For example, Suzanne Collins’s popular Hunger Games trilogy uses the metaphor of “the Hunger Games” to symbolize the characters’ struggles. Paula Hawkins’ The Girl on the Train uses a metaphor to create intrigue around the identity of the “girl.”

The expert writers at the Ghostwriting Founders suggest that when you use a metaphor, aim for it to connect to your book meaningfully.

The metaphors should align with major ideas, settings, characters, or plots. Try to pick fresh and imaginative metaphors, avoiding cliche examples like “rollercoaster ride” or “skeletons in the closet” unless you can put a unique spin on them.

Ask a Question

One effective technique for creating an intriguing book title is to ask interesting questions. Such questions should hook the reader and imply some mystery or journey that will be explored in the book.

For example, titles like “Where The Crawdads Sing” or “What If?” instantly spark curiosity by posing an open-ended question for the reader. This invites them to open the book and find the answer along with the protagonist.

A question as a title also sets up the expectation that the book will explore or try to solve some problem or provide insight into a phenomenon. The promise of a search for knowledge draws readers in.

Some examples of great book titles that ask a thought-provoking question:

  • Where the Crawdads Sing by Delia Owens
  • What If? Serious Scientific Answers to Absurd Hypothetical Questions by Randall Munroe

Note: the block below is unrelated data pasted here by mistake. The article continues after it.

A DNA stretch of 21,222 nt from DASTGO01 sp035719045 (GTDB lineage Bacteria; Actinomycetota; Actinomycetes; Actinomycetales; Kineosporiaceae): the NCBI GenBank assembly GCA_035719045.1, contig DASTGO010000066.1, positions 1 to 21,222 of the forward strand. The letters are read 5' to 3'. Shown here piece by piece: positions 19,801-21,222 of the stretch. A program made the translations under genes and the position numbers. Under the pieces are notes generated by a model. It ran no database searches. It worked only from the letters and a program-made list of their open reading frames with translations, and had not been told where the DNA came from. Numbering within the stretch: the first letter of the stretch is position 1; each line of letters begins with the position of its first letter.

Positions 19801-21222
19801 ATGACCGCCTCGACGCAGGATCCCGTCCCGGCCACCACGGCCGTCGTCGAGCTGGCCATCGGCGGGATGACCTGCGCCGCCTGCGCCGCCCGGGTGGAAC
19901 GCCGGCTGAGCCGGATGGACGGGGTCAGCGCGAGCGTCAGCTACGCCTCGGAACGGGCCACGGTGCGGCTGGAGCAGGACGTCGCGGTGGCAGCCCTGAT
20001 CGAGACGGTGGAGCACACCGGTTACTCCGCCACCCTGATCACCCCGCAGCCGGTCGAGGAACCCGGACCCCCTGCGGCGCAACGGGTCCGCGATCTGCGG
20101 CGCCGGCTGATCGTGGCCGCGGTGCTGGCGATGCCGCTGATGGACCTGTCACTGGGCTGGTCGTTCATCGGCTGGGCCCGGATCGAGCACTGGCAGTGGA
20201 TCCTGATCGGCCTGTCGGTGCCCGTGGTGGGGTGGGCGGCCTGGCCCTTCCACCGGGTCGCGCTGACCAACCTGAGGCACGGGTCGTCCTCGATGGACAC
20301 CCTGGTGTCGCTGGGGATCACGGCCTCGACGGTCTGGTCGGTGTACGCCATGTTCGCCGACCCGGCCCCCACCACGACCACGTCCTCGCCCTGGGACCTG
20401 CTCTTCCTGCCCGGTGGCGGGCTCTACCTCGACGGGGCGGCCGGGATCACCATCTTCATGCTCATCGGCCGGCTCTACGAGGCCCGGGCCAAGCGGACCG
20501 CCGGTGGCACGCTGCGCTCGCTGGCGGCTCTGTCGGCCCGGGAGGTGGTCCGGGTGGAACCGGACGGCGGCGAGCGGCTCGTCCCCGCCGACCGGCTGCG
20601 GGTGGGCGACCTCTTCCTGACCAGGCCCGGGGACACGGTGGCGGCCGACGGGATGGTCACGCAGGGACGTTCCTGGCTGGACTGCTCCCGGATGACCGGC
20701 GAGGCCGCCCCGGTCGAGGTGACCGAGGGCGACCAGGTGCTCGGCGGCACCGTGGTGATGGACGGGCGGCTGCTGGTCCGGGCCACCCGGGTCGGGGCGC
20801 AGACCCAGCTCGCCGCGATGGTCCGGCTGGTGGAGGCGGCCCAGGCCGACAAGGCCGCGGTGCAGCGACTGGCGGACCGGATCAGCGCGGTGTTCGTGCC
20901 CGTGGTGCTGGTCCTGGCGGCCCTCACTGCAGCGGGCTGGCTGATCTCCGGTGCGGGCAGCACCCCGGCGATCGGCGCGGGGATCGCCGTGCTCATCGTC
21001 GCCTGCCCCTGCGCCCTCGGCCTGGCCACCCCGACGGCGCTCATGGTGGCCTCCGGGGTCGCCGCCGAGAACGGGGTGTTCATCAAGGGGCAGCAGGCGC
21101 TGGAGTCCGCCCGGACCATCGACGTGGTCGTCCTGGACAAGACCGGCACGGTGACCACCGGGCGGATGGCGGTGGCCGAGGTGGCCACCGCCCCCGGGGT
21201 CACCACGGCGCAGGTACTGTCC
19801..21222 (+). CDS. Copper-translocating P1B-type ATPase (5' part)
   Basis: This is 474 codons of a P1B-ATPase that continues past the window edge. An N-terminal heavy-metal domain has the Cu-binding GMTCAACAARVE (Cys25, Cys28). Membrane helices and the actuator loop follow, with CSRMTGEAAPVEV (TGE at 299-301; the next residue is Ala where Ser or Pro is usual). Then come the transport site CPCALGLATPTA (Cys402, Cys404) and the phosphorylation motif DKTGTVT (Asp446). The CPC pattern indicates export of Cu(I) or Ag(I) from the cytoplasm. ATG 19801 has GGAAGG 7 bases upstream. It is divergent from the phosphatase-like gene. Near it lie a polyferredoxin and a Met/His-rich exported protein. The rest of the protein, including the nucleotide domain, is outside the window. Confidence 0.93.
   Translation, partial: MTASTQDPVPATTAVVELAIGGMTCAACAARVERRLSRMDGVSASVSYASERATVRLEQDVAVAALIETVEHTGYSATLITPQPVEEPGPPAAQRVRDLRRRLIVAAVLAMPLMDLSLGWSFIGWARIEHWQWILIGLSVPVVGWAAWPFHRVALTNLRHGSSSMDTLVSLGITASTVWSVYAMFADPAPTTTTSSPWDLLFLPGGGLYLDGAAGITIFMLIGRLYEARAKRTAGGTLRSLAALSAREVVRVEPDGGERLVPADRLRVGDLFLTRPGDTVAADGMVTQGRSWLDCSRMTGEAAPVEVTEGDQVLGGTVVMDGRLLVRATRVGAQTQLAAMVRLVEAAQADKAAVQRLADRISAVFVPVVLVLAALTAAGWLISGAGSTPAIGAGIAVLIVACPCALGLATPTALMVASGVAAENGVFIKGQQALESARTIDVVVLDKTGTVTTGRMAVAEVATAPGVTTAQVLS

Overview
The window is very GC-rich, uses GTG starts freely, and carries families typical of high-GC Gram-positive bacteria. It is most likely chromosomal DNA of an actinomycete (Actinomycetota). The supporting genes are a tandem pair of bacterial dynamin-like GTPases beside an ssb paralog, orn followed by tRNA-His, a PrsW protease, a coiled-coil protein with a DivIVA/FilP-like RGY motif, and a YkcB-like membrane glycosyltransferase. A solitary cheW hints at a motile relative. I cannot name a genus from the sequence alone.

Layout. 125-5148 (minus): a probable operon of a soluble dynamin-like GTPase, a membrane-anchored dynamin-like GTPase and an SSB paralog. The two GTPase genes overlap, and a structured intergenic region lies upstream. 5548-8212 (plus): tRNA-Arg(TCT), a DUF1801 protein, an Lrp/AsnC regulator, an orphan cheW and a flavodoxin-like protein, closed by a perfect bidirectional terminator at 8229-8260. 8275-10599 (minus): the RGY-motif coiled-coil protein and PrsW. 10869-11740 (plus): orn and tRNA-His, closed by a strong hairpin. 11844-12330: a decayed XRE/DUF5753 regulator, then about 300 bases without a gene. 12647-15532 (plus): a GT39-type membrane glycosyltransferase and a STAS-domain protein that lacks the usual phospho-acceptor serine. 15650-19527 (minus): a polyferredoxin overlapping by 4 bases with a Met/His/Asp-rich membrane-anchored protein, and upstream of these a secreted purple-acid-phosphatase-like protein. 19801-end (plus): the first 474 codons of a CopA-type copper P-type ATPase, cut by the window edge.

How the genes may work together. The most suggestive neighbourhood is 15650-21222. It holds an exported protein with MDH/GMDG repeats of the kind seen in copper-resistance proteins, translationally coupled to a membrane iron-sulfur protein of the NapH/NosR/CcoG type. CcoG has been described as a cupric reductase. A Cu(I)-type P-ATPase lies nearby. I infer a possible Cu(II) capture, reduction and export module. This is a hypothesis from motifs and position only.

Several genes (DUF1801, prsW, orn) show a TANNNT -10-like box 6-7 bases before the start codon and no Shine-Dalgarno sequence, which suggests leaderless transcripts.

• The Book Thief by Markus Zusak
  • The Kite Runner by Khaled Hosseini

When using a question for your title, make sure it speaks to your book’s core premise or themes. Aim for specific yet open-ended questions to allow for nuanced exploration throughout the book.

Be Provocative

Titles don’t have to simply describe the book. Sometimes, being provocative is the best way to grab attention. Using controversial language or making a bold claim will make readers wonder what’s inside the book.

A provocative title intrigues readers by challenging assumptions and promising to reveal inside information. The bolder the promise, the more curiosity it generates. Some examples:

  • The Real Truth About [topic]
  • Everything They Don’t Want You to Know About [topic]
  • [Industry] Secrets Revealed
  • The Hidden [topic] They Don’t Want You to Find Out About

The key is to make a bold promise that gets attention while still accurately representing the book.

Include Location/Time

Setting your book title in a specific location or period can help readers immediately envision when and where the story occurs. This gives helpful context about the setting before they even begin reading.